Website Security: How Business Owners Can Protect Themselves from Liability

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Website Security: How Business Owners Can Protect Themselves from Liability

cybersecurity liability

Over the last few years, there have been many news stories covering website data breaches at major companies. Today, more than ever, consumers are very concerned about how businesses handle information that they share with them online. As a website owner, you are legally required to safeguard your website users’ personal information from falling into the wrong hands. Failure to do so can have serious legal and financial consequences for your company. Here are some tips for securing your website:

Keep Your Internal Passwords Safe

On the backend of your website, there are likely areas that are gated via password protection. These areas of your website are often gateways to your customer’s private information. Make sure that your staff takes extra precautions to keep any passwords you use internally safe. First, be sure that your passwords are strong, to begin with. Passwords should be complex and contain a mix up upper- and lower-case letters, numbers, and special characters. Change passwords regularly and have security measures for sharing new passwords with key team members.

Encrypted Login Pages

Today, every website should be outfitted in an SSL encryption. This is especially important if you collect data from your users such as email addresses, contact information, and credit card data. With an SSL certificate, the information on any given page will be encrypted so that it is not “readable” to any outside party that may manage to get ahold of it. Most data breaches occur when websites don’t have proper encryptions in place securing their users’ information.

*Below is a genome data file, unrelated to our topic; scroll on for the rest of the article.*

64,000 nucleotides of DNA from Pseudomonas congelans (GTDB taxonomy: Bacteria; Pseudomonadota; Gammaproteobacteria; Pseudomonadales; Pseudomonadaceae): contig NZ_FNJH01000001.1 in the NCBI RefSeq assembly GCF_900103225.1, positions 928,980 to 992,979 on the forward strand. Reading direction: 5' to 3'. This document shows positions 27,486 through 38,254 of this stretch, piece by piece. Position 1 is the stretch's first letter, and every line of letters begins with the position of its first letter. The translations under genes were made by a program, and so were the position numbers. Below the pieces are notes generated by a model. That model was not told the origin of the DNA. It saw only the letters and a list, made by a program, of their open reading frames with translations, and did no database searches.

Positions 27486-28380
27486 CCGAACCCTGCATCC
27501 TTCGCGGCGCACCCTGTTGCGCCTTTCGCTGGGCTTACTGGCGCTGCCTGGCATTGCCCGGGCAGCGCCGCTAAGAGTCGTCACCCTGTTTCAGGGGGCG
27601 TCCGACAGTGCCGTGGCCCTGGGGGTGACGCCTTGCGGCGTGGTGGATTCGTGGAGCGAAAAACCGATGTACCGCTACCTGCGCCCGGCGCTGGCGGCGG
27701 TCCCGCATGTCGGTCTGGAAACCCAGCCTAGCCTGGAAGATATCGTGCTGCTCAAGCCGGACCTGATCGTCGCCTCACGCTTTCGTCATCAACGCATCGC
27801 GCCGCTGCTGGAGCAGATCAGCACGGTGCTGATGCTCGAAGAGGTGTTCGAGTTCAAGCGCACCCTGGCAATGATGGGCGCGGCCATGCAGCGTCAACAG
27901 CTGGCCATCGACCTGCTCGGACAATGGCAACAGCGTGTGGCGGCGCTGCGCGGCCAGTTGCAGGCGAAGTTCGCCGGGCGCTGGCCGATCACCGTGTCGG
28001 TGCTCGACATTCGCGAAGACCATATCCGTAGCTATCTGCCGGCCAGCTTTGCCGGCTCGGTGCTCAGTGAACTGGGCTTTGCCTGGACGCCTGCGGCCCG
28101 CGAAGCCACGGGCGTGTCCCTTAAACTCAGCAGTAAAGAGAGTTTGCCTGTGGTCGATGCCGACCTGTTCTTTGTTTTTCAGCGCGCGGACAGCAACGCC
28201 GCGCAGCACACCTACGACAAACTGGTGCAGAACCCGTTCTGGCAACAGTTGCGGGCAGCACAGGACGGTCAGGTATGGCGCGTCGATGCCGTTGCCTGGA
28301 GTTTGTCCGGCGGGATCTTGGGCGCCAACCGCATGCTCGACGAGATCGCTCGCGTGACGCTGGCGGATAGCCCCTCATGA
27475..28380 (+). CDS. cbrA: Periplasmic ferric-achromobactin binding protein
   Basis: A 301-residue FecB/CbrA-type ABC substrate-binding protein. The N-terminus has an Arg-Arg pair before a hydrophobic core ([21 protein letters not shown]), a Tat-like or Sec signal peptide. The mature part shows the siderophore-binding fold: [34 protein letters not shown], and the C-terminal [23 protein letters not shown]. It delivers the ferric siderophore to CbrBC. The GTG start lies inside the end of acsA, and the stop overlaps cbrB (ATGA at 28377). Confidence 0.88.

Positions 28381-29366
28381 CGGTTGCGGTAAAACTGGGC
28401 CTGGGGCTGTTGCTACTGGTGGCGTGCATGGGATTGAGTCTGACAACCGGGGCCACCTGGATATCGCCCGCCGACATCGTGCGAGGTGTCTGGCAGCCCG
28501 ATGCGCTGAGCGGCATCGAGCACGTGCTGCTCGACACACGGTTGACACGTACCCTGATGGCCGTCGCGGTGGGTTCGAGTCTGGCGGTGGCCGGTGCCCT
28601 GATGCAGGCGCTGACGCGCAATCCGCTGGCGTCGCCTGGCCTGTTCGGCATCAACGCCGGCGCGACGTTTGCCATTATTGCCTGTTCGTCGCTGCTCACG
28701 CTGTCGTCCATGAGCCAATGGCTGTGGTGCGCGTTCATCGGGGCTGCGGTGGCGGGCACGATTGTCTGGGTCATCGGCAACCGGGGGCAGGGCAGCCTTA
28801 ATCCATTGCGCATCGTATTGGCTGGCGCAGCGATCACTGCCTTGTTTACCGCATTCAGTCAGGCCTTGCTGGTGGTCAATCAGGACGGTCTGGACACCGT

Take a Look at Your Host

You have many website hosting companies to choose from, so make sure that you take the time to select one that has a reputation for keeping their customer’s website secure. A good website host should have systems in place to identify and eradicate any threats to the server hosting your website data.

Purge Data Periodically

Too often, companies will keep unnecessary data in their databases. In many cases, this may include personal information for old customers. Unless you have a good reason for keeping this archived data, you should consider purging it at least once a year. Remember, every database or app on your website is another door that a hacker may be able to unlock. Maintaining a clean, streamlined structure to your website is one of the best ways to help fight off potential attacks.

If Your Website is Compromised

In the event of a hack or data breach, be sure to take swift action to re-secure your website as quickly as possible. Next, you must notify your website users of the incident. It may be unpleasant; however, it is your responsibility to notify your customers if their data may have been compromised. The best way to avoid any serious repercussions from your data breach is to be completely forthcoming about the incident and notify your users as quickly as possible. Be prepared to let them know how you handled the breach and what you plan to do to safeguard their information moving forward. If done correctly, you can minimize the fallout and continue to keep your customers happy.